Go by Example: Closing Channels

Closing a channel indicates that no more values will be sent on it. This can be useful to communicate completion to the channel’s receivers.

package main
import "fmt"

In this example we’ll use a jobs channel to communicate work to be done from the main() goroutine to a worker goroutine. When we have no more jobs for the worker we’ll close the jobs channel.

func main() {
    jobs := make(chan int, 5)
    done := make(chan bool)

Here’s the worker goroutine. It repeatedly receives from jobs with j, more := <-jobs. In this special 2-value form of receive, the more value will be false if jobs has been closed and all values in the channel have already been received. We use this to notify on done when we’ve worked all our jobs.

    go func() {
        for {
            j, more := <-jobs
            if more {
                fmt.Println("received job", j)
            } else {
                fmt.Println("received all jobs")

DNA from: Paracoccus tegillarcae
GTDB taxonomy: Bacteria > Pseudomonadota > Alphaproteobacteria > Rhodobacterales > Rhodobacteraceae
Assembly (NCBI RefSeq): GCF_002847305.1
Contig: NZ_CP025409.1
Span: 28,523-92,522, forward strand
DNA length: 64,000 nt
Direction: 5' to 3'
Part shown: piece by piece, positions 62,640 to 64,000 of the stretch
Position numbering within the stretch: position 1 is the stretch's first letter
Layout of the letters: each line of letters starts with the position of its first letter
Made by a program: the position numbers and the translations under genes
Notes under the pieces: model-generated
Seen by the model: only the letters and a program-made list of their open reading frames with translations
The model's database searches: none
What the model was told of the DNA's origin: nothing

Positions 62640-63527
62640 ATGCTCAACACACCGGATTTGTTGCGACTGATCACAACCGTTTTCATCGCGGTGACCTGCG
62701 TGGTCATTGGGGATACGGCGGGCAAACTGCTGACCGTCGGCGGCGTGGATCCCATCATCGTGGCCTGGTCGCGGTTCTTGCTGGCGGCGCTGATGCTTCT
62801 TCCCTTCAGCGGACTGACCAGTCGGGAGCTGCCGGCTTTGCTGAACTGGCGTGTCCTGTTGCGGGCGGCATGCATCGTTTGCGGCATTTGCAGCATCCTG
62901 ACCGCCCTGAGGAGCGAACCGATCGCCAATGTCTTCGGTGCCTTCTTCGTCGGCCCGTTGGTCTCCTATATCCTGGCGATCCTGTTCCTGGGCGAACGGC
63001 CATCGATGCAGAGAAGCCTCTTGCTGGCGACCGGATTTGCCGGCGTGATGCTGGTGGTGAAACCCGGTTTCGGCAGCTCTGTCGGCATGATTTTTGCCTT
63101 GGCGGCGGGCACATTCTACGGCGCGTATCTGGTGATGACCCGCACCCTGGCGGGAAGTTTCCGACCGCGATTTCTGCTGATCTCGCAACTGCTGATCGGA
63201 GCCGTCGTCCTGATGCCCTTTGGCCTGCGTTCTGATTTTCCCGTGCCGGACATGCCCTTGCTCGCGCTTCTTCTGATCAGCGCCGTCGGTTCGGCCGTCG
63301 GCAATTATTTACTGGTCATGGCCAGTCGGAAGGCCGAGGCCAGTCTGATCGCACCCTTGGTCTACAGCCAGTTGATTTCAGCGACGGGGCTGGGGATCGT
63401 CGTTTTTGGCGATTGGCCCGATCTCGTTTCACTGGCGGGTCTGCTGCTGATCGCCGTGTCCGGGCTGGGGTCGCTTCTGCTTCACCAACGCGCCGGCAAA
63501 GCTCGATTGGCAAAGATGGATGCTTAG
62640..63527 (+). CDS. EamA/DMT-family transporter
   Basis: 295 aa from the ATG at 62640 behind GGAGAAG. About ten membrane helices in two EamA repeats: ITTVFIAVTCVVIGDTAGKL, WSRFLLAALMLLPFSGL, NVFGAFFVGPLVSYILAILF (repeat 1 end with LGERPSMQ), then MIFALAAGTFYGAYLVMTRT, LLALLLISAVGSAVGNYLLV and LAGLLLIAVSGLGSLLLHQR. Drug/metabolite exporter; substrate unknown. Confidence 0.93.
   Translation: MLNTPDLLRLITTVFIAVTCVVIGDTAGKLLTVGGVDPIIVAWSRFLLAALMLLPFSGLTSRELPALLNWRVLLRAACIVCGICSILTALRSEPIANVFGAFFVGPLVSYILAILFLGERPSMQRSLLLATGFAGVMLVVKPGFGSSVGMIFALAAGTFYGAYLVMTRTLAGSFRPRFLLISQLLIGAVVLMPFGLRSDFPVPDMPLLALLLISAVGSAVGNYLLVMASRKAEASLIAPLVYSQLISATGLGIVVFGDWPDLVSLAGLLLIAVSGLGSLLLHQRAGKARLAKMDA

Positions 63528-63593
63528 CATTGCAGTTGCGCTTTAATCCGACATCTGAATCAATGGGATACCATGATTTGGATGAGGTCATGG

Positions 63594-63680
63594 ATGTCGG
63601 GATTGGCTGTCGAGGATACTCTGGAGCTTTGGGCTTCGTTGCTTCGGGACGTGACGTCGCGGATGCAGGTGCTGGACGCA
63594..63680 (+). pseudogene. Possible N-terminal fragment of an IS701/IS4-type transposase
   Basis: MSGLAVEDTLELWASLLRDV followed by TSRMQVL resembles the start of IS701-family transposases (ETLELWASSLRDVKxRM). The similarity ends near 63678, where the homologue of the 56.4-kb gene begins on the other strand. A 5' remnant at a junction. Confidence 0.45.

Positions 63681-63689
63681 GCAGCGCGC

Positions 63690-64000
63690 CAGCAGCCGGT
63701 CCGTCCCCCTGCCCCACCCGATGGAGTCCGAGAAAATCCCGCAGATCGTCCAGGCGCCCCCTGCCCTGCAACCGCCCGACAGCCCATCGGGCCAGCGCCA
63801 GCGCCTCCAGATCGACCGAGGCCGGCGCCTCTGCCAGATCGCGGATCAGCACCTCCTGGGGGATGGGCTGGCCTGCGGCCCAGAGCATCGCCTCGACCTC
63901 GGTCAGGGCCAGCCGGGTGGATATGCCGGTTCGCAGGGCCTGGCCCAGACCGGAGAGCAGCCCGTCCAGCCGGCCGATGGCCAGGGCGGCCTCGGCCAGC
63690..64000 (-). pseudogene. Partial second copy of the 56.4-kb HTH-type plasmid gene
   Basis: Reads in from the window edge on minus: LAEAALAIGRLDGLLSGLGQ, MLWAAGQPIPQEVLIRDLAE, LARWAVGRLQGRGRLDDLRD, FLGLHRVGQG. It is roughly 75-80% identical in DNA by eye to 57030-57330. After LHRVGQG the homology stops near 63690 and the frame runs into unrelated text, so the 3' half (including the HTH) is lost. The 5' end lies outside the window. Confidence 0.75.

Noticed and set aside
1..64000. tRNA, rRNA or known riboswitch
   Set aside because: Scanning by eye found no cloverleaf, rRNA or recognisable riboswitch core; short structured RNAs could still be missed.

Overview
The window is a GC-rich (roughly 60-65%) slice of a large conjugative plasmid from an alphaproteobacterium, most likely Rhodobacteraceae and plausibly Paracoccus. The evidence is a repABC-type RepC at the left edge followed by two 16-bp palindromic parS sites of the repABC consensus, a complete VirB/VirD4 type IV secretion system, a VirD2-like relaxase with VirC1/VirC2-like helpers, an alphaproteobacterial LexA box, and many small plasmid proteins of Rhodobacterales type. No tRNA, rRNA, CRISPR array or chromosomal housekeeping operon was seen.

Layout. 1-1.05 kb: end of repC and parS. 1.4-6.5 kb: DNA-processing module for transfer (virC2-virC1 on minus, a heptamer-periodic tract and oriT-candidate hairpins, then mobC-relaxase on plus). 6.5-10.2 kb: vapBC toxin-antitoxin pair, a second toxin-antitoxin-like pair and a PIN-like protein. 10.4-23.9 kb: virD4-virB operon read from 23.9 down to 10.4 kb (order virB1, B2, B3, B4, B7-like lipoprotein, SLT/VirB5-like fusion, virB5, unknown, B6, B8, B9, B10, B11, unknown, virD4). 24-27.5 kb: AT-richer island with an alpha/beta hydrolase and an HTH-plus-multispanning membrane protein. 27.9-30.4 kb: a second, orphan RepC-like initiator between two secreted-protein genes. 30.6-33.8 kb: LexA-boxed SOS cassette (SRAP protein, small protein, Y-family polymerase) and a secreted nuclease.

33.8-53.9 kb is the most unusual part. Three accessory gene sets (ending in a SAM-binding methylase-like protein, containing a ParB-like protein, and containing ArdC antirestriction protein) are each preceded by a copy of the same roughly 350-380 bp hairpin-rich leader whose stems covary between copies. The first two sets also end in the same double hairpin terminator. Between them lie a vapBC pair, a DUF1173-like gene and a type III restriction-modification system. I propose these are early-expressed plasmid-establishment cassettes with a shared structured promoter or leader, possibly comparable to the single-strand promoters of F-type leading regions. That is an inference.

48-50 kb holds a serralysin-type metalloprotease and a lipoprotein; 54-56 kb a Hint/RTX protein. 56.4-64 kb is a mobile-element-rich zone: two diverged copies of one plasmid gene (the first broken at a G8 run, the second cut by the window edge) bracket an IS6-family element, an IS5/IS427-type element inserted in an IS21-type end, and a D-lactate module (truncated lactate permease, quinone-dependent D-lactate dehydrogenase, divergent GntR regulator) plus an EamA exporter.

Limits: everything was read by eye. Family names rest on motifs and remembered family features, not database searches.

done <- true

This sends 3 jobs to the worker over the jobs channel, then closes it.

    for j := 1; j <= 3; j++ {
        jobs <- j
        fmt.Println("sent job", j)
    fmt.Println("sent all jobs")

We await the worker using the synchronization approach we saw earlier.


Reading from a closed channel succeeds immediately, returning the zero value of the underlying type. The optional second return value is true if the value received was delivered by a successful send operation to the channel, or false if it was a zero value generated because the channel is closed and empty.

    _, ok := <-jobs
    fmt.Println("received more jobs:", ok)
$ go run closing-channels.go 
sent job 1
received job 1
sent job 2
received job 2
sent job 3
received job 3
sent all jobs
received all jobs
received more jobs: false

The idea of closed channels leads naturally to our next example: range over channels.

Next example: Range over Channels.